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US Justice to ratchet tech no-poach probe
Non-hiring practices at Google, Apple, Intel...
The US Department of Justice is about ready to ratchet an investigation into what could be salary fixing in the tech industry, according to a report citing people familiar with the matter.
Antitrust lawsuits usually focus on the effects that collusion among providers of a good or service to fix prices or carve up markets, thereby undermining competition and harming consumers. In rare cases, companies agree not to poach each others' employees, which has the effect of ensuring that key workers, who would normally be attracted by higher offers from competitors, stay put for less money than they might otherwise work. So, instead of keeping prices artificially high, this practice keeps costs artificially low.
The DOJ refused to comment on the story, but according to a report in the Wall Street Journal, Google, Intel, IBM, Apple, and InterActiveCorp are being investigated. An IBM spokesperson told the paper that it had indeed been contacted by the Justice Department in relation to a broad investigation into tech and non-tech hiring practices, and an Intel spokesperson would not confirm anything about an investigation, but did add that the chip maker believes its hiring practices to be legal. Google, Apple, and IAC did not comment.
The precedent for such action is a bit skinny, but the Antitrust Division has launched similar labor-related lawsuits in the past, including one in 1994 against hospitals in Utah that colluded to keep the pay of nurses down by exchanging pay rates and another in 1995 against the American Bar Association by the Massachusetts School of Law, which alleged that it was denied accreditation by the ABA because it didn't pay its law school professors enough dough. Both of these cases were settled before they went to trial.
It has been a long time since the United States had an aggressive antitrust bent, much less one that didn't pretty much look the other way when it came to antitrust law. Democrats tend to be more for using antitrust law to curb excesses than their Republican compatriots, but a moderate Republican like Teddy Roosevelt, who used the Sherman Antitrust Act to show he was tough on big business and therefore should keep his job as President, will swing the antitrust stick from time to time to keep big business from getting too far out of line.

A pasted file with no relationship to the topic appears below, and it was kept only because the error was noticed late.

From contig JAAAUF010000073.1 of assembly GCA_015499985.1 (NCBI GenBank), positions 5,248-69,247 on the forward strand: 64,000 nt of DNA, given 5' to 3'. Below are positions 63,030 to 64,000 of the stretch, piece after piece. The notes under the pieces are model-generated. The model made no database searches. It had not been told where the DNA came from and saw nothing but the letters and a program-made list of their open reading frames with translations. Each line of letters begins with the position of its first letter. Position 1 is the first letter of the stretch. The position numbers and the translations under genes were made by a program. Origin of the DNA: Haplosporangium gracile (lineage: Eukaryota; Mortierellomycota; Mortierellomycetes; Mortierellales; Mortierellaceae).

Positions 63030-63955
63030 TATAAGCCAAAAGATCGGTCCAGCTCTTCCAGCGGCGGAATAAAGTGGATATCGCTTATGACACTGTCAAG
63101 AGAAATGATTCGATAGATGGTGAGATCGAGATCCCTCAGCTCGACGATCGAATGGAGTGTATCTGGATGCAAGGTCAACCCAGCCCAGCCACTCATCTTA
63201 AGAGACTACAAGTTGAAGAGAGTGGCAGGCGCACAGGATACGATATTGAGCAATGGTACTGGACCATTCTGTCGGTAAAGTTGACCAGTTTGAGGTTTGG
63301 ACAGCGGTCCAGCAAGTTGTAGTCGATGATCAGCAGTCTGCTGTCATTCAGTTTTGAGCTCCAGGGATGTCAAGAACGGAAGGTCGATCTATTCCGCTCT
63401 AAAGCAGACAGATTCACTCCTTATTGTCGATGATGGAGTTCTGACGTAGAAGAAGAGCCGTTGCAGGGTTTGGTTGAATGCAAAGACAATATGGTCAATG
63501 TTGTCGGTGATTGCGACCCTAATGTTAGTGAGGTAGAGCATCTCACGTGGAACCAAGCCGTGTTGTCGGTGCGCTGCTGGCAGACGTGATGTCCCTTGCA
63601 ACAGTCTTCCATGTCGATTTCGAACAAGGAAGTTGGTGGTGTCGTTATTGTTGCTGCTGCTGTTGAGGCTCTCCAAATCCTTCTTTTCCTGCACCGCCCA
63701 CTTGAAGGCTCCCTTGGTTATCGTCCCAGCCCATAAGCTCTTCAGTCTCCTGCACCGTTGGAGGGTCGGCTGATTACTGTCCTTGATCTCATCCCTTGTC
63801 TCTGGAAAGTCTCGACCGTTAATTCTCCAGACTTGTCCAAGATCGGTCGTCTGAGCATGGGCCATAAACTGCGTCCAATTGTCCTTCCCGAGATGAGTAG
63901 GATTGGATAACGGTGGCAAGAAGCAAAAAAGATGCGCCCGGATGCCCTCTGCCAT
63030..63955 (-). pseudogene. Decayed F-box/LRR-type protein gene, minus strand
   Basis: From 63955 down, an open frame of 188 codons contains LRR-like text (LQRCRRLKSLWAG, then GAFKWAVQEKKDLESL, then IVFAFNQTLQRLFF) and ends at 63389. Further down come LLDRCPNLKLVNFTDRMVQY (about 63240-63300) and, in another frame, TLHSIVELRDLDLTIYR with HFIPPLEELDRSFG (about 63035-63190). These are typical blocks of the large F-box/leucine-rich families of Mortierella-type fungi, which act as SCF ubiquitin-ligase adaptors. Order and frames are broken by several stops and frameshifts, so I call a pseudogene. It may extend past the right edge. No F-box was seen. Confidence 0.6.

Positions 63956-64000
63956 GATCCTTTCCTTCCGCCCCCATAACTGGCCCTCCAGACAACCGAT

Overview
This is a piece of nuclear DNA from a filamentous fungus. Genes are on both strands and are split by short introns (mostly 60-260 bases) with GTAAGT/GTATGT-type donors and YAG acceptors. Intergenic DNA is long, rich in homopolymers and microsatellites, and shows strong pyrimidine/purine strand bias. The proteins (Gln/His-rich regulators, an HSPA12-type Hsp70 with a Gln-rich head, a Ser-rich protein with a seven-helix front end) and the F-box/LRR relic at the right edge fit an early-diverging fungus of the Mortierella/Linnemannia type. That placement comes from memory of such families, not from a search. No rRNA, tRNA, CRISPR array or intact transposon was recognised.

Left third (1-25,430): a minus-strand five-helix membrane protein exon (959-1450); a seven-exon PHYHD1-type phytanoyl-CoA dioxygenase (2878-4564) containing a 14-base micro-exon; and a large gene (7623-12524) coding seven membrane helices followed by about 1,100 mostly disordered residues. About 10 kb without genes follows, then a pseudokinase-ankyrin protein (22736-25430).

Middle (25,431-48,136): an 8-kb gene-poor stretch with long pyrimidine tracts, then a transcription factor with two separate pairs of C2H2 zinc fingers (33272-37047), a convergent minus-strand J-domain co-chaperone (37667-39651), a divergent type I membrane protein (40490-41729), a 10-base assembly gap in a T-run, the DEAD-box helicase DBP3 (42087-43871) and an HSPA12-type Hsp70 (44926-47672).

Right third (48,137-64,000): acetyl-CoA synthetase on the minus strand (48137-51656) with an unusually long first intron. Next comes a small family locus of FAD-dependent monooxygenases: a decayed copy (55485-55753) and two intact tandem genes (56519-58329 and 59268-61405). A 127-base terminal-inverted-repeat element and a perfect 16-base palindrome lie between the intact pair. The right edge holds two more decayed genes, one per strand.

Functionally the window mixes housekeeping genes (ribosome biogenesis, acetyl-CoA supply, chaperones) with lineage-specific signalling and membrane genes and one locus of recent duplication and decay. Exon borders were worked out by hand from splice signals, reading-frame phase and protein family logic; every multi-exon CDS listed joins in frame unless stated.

It is no coincidence that these two barely related labor antitrust cases mentioned above, as well as the antitrust case against Microsoft, happened in the Clinton Administration, or that the Republican Bush Administration that came to power to as the Microsoft case was being appealed pulled back on some of the tougher remedies that the DOJ had originally sought to curb Microsoft's most egregious and monopolistic behavior during the Clinton presidency. It is similarly not a coincidence that the 1952 antitrust lawsuit that made IBM start behaving itself and to a certain extent allowed for the creation of a more open data processing and then open computer business for the next five decades, got started at the end of the Democratic Truman Administration and was followed through to an actual consent decree agreed to by Big Blue by a moderate Republican Eisenhower Administration.
At the end of the Johnson Administration (yup, a Democrat), the DOJ launched another antitrust lawsuit against IBM, one that the incoming Republican Nixon Administration didn't spike but which did not get to trial until after Nixon had resigned and his successor, Gerald Ford, took over. And the case dragged on until finally President Reagan's antitrust chief, William Baxter, withdrew the suit against IBM, saying it had no merit. This, being a case that had been underway for 13 years. By the way, at the time, Baxter was a consultant to a law firm that worked for IBM. And just to show you how incestuous this can all be, Nicholas deBelleville Katzenbach, who was Johnson's Attorney General and then Under Secretary of State, went to work as general counsel for IBM right after the second antitrust lawsuit was launched by the DOJ in 1969.
While it is significant to note that the Obama Administration is taking antitrust issues more seriously than its predecessor, there are many things about business and the tech industry that people can be too jaded and too cynical about. Antitrust law, and how it is wielded or not depending on the politics of the moment, is not one of them. Nothing works quite so well as sensible regulation, and nothing is so hard to come by. ®